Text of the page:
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Frustration!

Nurses   (396 Views 4 Comments)
by dterra23 dterra23 (New Member) New Member

262 Visitors; 3 Posts

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Just need to vent ...

im a private duty nurse for pediatric patients and my current patient is on a feeding pump. I received new orders to start him on a different feeding formula but when I got the orders I did not get a rate for the formula he had been on a trial run for his new formula and for that I did have a set rate. The dietician calls me today and says that with this new formula he's supposed to start they can't give me a set rate because of the thickness of the formula I would have to find the rate myself by changing it until I found a rate where he's able to get his 3 daily pouches of food within 14hrs. I told her I was not able to do this and that I needed a specific rate for the feeding to be able to input the order. She said she would call the company directly and let them know what was going on. I immediately called my supervisor after speaking with the dietician and told her what was going on. My supervisor says I have to input the order but I told her I don't have a rate and I don't feel comfortable doing it. I told her that I have been having trouble with this formula since last week and the supervisor I spoke to that day told me to wait and not submit the order. Now I'm waiting for my supervisor to call me back because she was confused herself... *sigh*

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10 Likes; 8,489 Visitors; 672 Posts

You said they had a trial so the dietician and MD should know what that trial revealed.

Stand your ground because if something is amiss it will surely fall on you. I would not set my own trial unless I had orders from the MD to titrate until the agreed amount is over 14 hours. Then I would speak to my supervisor and let my supervisor know I will need to be going back into the home several times throughout the next 28 hours to determine this patient need for nutritional support from the titration.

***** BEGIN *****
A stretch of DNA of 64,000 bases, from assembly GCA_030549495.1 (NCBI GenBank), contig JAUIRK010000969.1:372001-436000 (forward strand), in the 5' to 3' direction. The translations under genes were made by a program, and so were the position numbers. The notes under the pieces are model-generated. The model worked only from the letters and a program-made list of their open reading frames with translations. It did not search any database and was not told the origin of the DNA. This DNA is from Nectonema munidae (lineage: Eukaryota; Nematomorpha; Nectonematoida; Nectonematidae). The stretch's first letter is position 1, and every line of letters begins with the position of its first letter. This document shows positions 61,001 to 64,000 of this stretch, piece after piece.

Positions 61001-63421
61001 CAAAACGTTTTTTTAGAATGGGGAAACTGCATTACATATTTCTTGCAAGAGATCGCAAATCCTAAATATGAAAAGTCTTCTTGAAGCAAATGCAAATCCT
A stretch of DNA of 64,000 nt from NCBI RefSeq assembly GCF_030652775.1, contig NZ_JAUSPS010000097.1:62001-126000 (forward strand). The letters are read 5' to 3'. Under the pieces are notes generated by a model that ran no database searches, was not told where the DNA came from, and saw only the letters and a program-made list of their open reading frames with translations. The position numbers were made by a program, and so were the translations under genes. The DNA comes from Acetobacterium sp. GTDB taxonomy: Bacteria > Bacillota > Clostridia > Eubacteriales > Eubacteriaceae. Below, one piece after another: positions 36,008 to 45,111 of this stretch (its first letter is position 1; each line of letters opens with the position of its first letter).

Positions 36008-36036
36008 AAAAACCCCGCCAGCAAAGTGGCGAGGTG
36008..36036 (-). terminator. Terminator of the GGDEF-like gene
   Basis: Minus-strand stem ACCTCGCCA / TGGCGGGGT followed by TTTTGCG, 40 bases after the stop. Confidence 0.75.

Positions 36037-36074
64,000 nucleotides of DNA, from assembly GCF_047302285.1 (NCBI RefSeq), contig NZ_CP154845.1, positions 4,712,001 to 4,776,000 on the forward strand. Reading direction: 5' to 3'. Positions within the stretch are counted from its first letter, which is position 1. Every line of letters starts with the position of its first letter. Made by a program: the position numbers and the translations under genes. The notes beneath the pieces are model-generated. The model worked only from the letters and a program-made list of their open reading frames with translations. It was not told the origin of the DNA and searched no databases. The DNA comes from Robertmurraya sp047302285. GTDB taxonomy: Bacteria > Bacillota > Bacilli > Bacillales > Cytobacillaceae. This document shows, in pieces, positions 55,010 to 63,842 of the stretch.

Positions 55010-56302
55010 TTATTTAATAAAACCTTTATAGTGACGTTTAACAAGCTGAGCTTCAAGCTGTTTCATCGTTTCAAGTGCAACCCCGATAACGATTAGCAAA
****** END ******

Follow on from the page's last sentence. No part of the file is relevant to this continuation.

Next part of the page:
Make sure you document well so the reimbursement can be made using time increments of 15 mins.

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xoemmylouox has 13 years experience and works as a Nurse.

40 Likes; 1 Follower; 38,230 Visitors; 3,145 Posts

That doesn't make sense. The thickness of the formula does not prevent orders being written. What is more likely is that they are not sure how at what rate your patient will tolerate this thicker feeding. Sometimes feeding rates have to be changed depending on how patient's tolerate them, especially when their consistencies change. They should have given you an order with parameters.

That's what I have dealt with in the past with patients.

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KelRN215 has 10 years experience and works as a Complex Care Manager.

38 Likes; 67,263 Visitors; 7,344 Posts

I don't really see the big deal. Everywhere I've ever worked, nurses adjust the rate of tube feeds all the time. If the patient needs 3 pouches of formula (I'm going to take a wild guess and say this is Nourish which is around 330 mL/pouch), divide the total amount (990 mL) by 14 hours, start at 71 mL/hr and titrate to how the patient tolerates it. I have plenty of patients whose nurses adjust their feeding rates up and down throughout the day depending on what's going on with them clinically and when I was a home infusion liaison, formula orders almost never included a rate because the MD wrote the prescription with 11 refills/for 1 year and they knew that was going to change constantly.

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